This interview features the innovative world of decentralized clinical trials (DCTs) with insights from Darcy Forman of Science 37. This discussion delves into the complexities and pioneering strategies of DCT. We explore how Science 37’s unique Metasite model navigates the evolving landscape of FDA regulations, balances patient-centricity with data integrity, and harnesses digitization to redefine clinical research. This conversation promises to shed light on the future trajectory of DCTs and the pivotal role of Science 37 in shaping this dynamic field through its virtual site.
Moe Alsumidaie: With the FDA’s guidelines not explicitly covering aspects like investigator training, how does Science 37’s Metasite model ensure compliance?
Darcy Forman: Our approach is intricately aligned with FDA guidelines, mirroring traditional clinical trial sites’ requirements but in a decentralized context. Our primary investigator is responsible for overall operations, supplemented by a team of investigators and healthcare professionals. These individuals are meticulously trained based on a decision tree we developed, which discerns their roles and the associated training needed. This method ensures compliance, leveraging our extensive discussions and coordination with the FDA.
Moe Alsumidaie: What unique challenges does Science 37 face in training and overseeing staff in decentralized clinical trials, and how do you address these?
Darcy Forman: The decentralized nature of our trials necessitates a comprehensive approach to staff training and oversight. Our teams are spread across various regions, requiring a robust learning management system to ensure consistent training. We’ve developed electronic systems to track completion and compliance with training protocols. One challenge is coordinating activities across time zones, necessitating advanced scheduling tools and strategies.
Moe Alsumidaie: With the ever-changing regulatory landscape, how is Science 37 adapting its model in anticipation of future FDA guidelines?
Darcy Forman: We’re in a unique position where our current model aligns closely with the FDA’s draft guidance. Minor adaptations might be needed, such as refining our documentation to meet specific FDA requirements. An example is ensuring our task lists and delegation of authority logs are in sync with FDA expectations. We’re actively preparing for potential changes based on feedback from the FDA and industry comments.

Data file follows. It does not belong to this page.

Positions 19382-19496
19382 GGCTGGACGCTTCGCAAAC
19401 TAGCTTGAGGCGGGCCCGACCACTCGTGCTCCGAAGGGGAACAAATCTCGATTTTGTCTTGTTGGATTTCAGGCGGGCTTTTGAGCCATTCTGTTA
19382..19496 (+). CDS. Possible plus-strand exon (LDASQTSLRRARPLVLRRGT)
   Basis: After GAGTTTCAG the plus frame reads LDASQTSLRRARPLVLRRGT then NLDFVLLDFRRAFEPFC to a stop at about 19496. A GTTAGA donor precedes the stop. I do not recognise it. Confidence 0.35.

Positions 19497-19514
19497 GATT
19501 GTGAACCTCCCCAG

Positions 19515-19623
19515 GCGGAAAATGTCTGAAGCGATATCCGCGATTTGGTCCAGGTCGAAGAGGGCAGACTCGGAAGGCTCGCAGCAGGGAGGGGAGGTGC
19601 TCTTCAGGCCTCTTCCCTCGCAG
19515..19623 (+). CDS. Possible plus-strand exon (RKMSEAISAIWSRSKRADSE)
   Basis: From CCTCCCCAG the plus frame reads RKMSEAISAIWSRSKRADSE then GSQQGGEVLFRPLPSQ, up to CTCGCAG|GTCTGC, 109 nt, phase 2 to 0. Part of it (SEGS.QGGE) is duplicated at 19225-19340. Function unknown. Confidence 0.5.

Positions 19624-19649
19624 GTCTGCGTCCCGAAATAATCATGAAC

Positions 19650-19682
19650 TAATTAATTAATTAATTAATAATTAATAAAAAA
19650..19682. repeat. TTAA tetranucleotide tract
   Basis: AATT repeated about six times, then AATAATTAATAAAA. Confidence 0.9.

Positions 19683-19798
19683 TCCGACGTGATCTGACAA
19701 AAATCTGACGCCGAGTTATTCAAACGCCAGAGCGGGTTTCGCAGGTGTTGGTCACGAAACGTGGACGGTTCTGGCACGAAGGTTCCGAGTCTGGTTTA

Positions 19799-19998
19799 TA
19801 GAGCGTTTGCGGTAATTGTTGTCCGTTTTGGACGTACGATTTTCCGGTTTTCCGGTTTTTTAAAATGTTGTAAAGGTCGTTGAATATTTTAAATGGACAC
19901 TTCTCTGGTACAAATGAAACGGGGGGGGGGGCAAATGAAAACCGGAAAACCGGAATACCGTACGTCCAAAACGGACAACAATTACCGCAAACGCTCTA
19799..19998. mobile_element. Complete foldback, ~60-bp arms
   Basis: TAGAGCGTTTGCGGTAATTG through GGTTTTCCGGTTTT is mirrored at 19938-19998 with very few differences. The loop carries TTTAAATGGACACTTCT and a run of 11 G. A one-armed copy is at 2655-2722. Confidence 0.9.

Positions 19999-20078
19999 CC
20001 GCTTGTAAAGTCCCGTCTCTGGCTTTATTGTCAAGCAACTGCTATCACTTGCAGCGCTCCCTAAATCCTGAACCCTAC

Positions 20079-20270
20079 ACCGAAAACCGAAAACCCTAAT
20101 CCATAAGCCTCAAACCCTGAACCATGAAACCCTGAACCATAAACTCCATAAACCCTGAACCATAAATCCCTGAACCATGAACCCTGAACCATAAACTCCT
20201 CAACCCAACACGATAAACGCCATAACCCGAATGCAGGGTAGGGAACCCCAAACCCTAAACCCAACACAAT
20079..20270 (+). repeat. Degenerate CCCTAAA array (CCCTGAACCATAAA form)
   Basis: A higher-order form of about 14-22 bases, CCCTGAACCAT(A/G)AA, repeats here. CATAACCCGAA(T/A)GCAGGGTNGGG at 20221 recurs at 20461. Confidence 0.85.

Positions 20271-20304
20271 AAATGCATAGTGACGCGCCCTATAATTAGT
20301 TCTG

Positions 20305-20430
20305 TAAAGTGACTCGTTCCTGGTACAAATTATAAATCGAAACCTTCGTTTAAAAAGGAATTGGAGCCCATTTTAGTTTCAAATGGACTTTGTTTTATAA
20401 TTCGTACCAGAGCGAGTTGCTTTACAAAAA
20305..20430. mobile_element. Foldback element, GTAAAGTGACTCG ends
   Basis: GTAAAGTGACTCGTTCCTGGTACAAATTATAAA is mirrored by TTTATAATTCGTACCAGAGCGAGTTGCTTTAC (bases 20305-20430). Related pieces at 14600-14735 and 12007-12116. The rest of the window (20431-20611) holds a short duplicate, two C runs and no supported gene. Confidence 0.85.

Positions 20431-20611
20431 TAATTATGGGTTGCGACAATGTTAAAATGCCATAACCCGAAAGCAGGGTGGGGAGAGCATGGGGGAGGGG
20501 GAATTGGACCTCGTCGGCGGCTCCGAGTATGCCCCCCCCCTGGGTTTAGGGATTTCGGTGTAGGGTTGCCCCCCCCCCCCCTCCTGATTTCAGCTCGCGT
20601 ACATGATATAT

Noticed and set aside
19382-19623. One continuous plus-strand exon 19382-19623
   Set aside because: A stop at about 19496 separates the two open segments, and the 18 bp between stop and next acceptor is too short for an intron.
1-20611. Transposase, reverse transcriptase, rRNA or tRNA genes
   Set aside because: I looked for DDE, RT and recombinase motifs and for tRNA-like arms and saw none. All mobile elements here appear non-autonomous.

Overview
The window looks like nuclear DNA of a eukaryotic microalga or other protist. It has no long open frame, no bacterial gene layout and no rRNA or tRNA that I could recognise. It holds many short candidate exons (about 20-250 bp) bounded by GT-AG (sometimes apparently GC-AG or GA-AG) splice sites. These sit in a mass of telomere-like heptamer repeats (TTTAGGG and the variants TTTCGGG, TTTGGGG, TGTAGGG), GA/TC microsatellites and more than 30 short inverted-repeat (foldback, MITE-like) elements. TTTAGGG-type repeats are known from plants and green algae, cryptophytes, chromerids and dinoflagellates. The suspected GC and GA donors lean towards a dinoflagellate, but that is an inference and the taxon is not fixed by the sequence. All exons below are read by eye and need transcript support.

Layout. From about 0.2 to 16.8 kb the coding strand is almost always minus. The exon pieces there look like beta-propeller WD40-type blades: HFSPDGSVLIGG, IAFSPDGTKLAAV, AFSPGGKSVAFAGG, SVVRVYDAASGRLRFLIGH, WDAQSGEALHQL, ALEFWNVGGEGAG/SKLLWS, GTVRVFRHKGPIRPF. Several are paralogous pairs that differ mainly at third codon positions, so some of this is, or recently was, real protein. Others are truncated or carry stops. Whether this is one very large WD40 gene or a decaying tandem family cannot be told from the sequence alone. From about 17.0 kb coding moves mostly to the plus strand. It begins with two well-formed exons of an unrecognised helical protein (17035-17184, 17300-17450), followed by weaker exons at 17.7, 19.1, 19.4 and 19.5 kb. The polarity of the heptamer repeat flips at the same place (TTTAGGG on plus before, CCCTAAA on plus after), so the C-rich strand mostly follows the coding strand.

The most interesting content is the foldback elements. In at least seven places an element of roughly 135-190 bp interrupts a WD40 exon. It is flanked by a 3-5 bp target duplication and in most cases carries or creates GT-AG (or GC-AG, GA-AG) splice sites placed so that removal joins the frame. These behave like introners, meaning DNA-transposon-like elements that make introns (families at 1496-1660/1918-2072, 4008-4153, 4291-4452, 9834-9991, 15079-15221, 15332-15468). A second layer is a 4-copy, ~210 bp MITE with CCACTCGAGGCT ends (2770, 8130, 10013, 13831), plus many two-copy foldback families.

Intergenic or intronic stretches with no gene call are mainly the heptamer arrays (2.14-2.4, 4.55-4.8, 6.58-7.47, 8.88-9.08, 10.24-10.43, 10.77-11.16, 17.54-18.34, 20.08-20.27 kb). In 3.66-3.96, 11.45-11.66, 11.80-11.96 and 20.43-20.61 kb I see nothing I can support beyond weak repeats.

Moe Alsumidaie: How does Science 37 balance the focus on patient-centricity with the imperative of maintaining high-quality scientific data?
Darcy Forman: Patient centricity is at the heart of our model. We strive to provide trial opportunities to patients who otherwise might not have access, particularly those who can’t easily travel to traditional trial sites. This approach includes awareness initiatives and adapting trial execution to suit patient needs. For instance, we bring the trial to the homes of patients with severe illnesses or comorbidities. Our robust technology infrastructure is crucial here, offering real-time data visibility and enhanced investigator oversight, thus ensuring data quality and patient safety.
Moe Alsumidaie: Considering the ICH E6 (R3)’s emphasis on digitization, how does the Metasite model align with this approach?
Darcy Forman: Digitization is a cornerstone of our operations. We function in a paperless environment, collecting and managing all patient data digitally. This approach ensures efficient data handling and seamless integration into the sponsors’ Electronic Data Capture (EDC) systems. We continuously evolve to align with ICH guidelines, ensuring our digital infrastructure supports quality and safety enhancements.
Moe Alsumidaie: Could you provide an example of a specific operational challenge in a decentralized trial and how you overcame it?
Darcy Forman: A prominent challenge in DCTs is managing logistics, especially concerning supply chain management for lab kits and Investigational Medicinal Products (IMPs). An example is ensuring the timely delivery of these items to patients’ homes, coordinating with nurses’ schedules and investigator availability. We’ve developed sophisticated scheduling systems and contingency plans to manage these complexities, although factors like weather disruptions can still pose challenges.
Moe Alsumidaie: How do you see the future of decentralized clinical trials evolving?
Darcy Forman: The future of DCTs lies in making clinical research more accessible and patient-friendly. Our model is about leveraging the Metasite as a site to reach the patient rather than vice versa. This approach significantly reduces the burden on patients and increases trial accessibility. We’re focusing on distinguishing ourselves in the industry by enhancing our capabilities to bring research directly to patients’ homes, simplifying their trial participation.